"Those who do not remember the past are condemned to repeat it," George Santayana once famously said. A country with no sense of history has no future, because it is the remembrance of the past successes and failures, which undergirds a collective sense of purpose and provides a roadmap for nation-building.
Three decades after its world-historical 1986 "People Power" uprising, which inspired similar non-violent revolution across the world, the Philippines is still struggling to anchor itself on a unifying narrative of nation-building. The Southeast Asian country is still searching for its place in history. Nothing symbolizes the Philippines' confused state of mind better than the fate of the the Epifanio de los Santos Avenue (EDSA).
As far as its historical relevance is concerned, it is perhaps comparable to Bastille (and its place in the French Revolution), Azadi Square (for the Iranian Revolution), the Tahrir Square (for the Egyptian Uprising against Mubarak), and Tienanmen square (and its place for China's 1989 student uprising). The EDSA served as a the main theater of popular uprising against, most memorably, Marcos as well as subsequent governments, particularly the disgraced President Joseph Estrada, who had to step down in 2001 after massive outcry over allegations of corruption and abuse of power.
Today, EDSA is synonymous with traffic jam and urban mayhem -- a poignant reminder of the failures of post-Marcos administrations in providing even the most basic services to the citizenry. As Filipino historian Vicente Rafael puts it, "The memory of People Power is daily dissolved by the reality of masses rushing in disaffection, absorbed in their alienation."
Without a doubt, EDSA brought about elements of formal democracy, with constitutional guarantees of civil liberties and political rights. The 1987 Constitution, deliberately framed as an anti-Marcosian document, has employed all kinds of institutional constraints to guard against executive tyranny. Today, the Philippines has among the most rambunctious media, while ordinary citizens relish discursive freedom unmatched by any country in the region.
Along with Indonesia, the Philippines is the only liberal democracy in the whole Southeast Asian region. Yet, the post-EDSA leadership has overseen a decentralization of corruption, instead of ushering in accountability and transparency. A fairly constant proportion of (a booming) population continues to live in abject poverty, while widespread unemployment has pushed as many as 10 million Filipinos overseas.
The Filipinos got rid of a despot, but in exchange they fell (once again) victim to the very oligarchy that the Marcos dictatorship tried to tame. Frustrated over the limited developmental gains of the post-EDSA regime, a growing number of people, especially among the youth and educated, have flirted with historical revisionism and fantasies of strongman rule. A more judicious assessment, however, shows that what the Philippines needs is not a return to autocracy, but instead establishing a genuine democracy, which it never has had.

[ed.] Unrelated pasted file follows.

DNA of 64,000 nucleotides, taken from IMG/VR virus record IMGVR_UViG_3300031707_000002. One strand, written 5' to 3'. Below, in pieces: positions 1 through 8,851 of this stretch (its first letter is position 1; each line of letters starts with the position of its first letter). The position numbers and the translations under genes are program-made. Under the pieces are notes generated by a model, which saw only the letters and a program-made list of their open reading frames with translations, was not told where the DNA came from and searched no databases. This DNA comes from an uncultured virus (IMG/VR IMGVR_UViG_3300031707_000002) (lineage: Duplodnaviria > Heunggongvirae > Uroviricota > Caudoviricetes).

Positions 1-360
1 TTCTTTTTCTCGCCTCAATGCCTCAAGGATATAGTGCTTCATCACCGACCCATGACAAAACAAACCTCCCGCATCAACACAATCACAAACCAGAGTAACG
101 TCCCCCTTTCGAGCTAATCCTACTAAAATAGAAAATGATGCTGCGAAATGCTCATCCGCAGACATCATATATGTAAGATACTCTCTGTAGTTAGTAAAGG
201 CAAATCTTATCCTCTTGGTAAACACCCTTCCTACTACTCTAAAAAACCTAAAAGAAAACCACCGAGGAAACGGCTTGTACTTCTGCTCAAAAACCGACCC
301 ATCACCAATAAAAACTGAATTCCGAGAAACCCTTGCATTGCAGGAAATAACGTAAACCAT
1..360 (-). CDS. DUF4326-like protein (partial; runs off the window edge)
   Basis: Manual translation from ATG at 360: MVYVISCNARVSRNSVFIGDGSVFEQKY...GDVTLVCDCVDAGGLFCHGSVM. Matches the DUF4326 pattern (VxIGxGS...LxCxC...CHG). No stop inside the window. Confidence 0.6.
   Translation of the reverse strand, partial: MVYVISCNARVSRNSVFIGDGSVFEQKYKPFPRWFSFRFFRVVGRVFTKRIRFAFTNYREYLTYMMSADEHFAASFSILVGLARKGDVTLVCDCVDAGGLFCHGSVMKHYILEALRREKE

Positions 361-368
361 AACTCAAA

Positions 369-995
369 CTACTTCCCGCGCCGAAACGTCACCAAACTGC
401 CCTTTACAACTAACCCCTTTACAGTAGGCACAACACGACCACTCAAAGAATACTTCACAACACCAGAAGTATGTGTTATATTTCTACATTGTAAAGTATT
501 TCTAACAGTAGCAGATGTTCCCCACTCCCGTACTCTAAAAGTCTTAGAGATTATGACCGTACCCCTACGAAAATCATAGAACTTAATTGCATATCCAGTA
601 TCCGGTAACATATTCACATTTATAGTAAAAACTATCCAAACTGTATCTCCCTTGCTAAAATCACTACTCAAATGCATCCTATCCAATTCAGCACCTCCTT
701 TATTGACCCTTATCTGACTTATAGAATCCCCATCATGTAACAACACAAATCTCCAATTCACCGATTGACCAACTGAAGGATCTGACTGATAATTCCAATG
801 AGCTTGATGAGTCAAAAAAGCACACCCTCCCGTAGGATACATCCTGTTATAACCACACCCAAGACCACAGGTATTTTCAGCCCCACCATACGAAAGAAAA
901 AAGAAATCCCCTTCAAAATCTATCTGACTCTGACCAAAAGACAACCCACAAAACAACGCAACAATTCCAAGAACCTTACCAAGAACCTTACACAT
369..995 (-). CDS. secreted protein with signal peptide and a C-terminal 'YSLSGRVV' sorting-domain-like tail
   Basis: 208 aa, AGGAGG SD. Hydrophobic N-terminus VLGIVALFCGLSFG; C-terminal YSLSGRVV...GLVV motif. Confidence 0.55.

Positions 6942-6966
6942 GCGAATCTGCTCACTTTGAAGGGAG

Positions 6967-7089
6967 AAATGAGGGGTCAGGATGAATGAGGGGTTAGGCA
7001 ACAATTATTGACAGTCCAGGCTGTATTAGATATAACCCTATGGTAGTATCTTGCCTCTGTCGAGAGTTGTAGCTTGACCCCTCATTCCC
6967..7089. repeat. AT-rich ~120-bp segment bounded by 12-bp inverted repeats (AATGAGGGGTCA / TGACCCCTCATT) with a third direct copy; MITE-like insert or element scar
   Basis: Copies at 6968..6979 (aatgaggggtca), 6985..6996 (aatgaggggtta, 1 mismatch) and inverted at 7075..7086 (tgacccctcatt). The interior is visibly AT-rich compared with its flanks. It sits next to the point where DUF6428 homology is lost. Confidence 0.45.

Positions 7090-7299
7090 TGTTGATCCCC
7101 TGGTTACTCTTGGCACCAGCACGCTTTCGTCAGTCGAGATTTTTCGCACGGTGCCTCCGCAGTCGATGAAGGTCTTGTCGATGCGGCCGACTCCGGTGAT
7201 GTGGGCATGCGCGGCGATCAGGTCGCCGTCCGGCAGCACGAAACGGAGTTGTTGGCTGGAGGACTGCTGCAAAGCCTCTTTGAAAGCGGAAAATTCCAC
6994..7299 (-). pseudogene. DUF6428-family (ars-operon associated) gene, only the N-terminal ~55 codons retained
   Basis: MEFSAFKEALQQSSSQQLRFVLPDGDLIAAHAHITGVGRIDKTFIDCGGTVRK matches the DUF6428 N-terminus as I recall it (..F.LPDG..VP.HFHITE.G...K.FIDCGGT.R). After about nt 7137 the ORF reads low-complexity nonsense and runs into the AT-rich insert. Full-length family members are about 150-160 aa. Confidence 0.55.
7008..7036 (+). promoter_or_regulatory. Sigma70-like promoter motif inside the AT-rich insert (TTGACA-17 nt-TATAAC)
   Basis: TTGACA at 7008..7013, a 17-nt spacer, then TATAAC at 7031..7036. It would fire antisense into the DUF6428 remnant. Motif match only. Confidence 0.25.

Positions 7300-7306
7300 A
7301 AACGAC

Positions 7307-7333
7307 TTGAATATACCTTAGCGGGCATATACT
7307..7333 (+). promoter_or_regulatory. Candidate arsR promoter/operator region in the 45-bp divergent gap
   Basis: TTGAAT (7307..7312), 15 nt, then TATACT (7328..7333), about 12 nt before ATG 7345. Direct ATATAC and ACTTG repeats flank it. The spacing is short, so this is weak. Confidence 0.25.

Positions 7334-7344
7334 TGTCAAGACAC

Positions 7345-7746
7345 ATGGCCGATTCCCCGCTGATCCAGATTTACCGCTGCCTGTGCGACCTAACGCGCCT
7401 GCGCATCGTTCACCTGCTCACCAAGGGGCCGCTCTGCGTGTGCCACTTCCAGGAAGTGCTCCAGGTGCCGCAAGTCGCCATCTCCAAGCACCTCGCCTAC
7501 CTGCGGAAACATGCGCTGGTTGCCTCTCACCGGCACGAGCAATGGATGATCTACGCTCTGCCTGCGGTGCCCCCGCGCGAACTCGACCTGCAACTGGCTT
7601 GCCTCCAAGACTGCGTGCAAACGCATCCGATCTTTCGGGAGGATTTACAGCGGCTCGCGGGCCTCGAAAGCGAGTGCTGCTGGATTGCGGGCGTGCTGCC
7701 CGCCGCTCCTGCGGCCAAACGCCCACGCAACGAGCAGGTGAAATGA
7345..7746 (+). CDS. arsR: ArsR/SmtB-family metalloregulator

In Civil Resistance and Power Politics, edited by Sir Adam Roberts and Timothy Garton Ash, Filipino political scientist Amado Mendoza skillfully demonstrates the limits of EDSA uprising in terms of bringing about systemic change to the Philippine society. The "people power" uprising underscored the efficacy of non-violent resistance against brutal dictatorships, inspiring students, labor unions and political activists in Taiwan, South Korea, Latin America and much of Eastern bloc to successfully depose autocracies (both communist and capitalist) across the world.
The problem, Mendoza points out, was that the EDSA uprisings largely returned the country to the pre-Marcos oligarchy, which was more interested in protecting its own privileges than promoting the welfare of a promising post-colonial nation. No wonder then, the Philippines rapidly transformed from one of the fastest growing economies in the world in the 1950s, with the second highest per capita income in the region, into a dysfunctional democracy by the late-1960s.
It was precisely the incompetence and greed of the old oligarchy, many of whom descended from favored indigenous clients of Western colonial powers, which set the stage for Marcos' dictatorship. Visionary and self-confident, Ferdinand Marcos thought (à la 'modernization theory') that democracy was not fit for a developing country like the Philippines, which had to first consolidate its nation-building foundations.
But Marcos was neither Park Chung-hee, who made South Korea a global industrial powerhouse, nor Lee Kuan Yew, who made tiny Singapore a global force. Overtime, the Marcos regime descended into a repressive and dysfunctional order defined by endemic corruption and debilitating cronyism that went along rampant violation of human rights and basic civil liberties. By the 1980s, the Philippines fell into an economic abyss, as hyperinflation, gigantic dollar-denominated debt, a free-falling currency, and a ransacked treasury exposed national misery on an unprecedented scale. (See figure 1 for basic macroeconomic indicators of Marcos regime)